Senator George Brandis. Photo: Steven Siewert
One does not have to be politically partisan to enjoy enormously the own goal which seriously threatens the career of George Brandis, Attorney-General. Nothing is ever so delicious as watching the karma of a person who has wielded the sword finding himself skewered by someone else.
Mick Young did it. Several times. Jo Dawkins nearly did it several times, but became so unnerved by the realisation that some of his enemies were in his own family that he got out of politics. Ian Sinclair doled it out with heartless if impersonal vigour, and, hard man of the hard men, did not complain when he got it back, with hiccups. Peter Reith was a hard man too, and felt the lethal wounds in his own body even before his assailants did. Like Sinclair too, he did not complain, but unlike Sinclair he tried, essentially unavailingly, to explain.
Both the friends and enemies, admirers and detractors of Senator Brandis will probably agree that he deserves the discomfort he is feeling. He is almost certainly not guilty of any sort of hanging offence - certainly not of any sort of criminality or fraud. But he may have committed an even greater parliamentary sin - of being a hypocrite. He has proclaimed standards for others to follow: he has called for others to be hanged, drawn and quartered for failing to meet the standard he has proclaimed. A wise man, or a cynic, should realise immediately that any such paragon must himself, or herself, be exemplary in one's own standards, particularly in the area in which one has moralised.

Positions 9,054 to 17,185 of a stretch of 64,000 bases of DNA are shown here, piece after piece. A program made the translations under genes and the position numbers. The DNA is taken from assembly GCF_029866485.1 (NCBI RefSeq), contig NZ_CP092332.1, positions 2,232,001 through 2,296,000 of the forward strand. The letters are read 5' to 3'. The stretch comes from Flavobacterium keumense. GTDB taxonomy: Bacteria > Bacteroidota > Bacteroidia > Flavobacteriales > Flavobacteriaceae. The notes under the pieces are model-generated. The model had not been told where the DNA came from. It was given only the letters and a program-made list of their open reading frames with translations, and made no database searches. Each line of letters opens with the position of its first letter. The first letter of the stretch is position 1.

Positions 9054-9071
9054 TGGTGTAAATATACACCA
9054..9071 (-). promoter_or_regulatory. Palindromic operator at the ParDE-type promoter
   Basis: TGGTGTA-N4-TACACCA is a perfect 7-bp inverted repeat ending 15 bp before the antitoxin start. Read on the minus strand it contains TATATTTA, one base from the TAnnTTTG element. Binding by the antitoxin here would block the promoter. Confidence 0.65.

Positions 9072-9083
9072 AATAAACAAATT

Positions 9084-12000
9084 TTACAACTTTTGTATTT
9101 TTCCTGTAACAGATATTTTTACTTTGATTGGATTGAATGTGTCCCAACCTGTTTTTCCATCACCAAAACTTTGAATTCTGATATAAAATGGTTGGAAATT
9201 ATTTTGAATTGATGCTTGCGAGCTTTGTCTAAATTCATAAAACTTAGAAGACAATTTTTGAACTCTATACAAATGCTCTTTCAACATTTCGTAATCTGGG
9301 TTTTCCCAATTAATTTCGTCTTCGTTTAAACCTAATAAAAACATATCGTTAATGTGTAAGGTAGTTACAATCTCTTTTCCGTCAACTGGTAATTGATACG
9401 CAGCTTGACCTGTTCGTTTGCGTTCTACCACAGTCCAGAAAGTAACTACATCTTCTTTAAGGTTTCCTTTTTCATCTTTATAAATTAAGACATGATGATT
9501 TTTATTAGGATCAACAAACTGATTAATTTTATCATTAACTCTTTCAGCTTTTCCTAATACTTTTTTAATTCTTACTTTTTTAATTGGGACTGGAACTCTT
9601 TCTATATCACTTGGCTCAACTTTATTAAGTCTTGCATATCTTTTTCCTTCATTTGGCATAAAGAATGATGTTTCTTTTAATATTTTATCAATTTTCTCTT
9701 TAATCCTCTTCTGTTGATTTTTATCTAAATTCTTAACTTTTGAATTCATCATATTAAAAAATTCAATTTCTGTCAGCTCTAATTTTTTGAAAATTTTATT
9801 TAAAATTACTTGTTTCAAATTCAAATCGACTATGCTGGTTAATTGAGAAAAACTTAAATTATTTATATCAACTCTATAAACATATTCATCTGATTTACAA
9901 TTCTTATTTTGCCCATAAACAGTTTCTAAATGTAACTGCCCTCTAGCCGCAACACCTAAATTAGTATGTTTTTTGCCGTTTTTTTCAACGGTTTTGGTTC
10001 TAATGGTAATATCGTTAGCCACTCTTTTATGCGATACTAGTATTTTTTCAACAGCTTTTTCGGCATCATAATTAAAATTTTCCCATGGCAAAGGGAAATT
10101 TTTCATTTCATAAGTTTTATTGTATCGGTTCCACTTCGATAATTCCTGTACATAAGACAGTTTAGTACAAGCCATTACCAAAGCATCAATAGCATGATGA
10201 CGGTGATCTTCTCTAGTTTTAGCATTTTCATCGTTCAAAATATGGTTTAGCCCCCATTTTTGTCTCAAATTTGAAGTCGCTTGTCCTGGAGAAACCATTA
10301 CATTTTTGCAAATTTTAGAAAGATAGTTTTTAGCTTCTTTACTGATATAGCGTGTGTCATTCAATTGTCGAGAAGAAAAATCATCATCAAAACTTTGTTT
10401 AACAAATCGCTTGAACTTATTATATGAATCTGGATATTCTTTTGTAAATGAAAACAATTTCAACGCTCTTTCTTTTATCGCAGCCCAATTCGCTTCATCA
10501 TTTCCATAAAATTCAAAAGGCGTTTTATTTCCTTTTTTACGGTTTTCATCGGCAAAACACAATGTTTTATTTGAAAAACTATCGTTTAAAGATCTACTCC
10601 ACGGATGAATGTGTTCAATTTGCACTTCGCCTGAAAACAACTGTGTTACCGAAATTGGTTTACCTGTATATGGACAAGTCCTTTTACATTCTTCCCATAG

Brandis has a second problem that Peter Reith was quick to realise. A good many parliamentary scandals are difficult to explain to ordinary voters, the people who pass for juries in our democracy. Serious mismanagement, inefficiency, or incompetence can often be disguised in a fog of words. When Reith got into trouble with the bill for his mobile telephone, he was, in a sense, having just the sort of problem that any old punter might. Except that there are not many old punters around whose carelessness has led to a bill of $50,000 from misuse by others.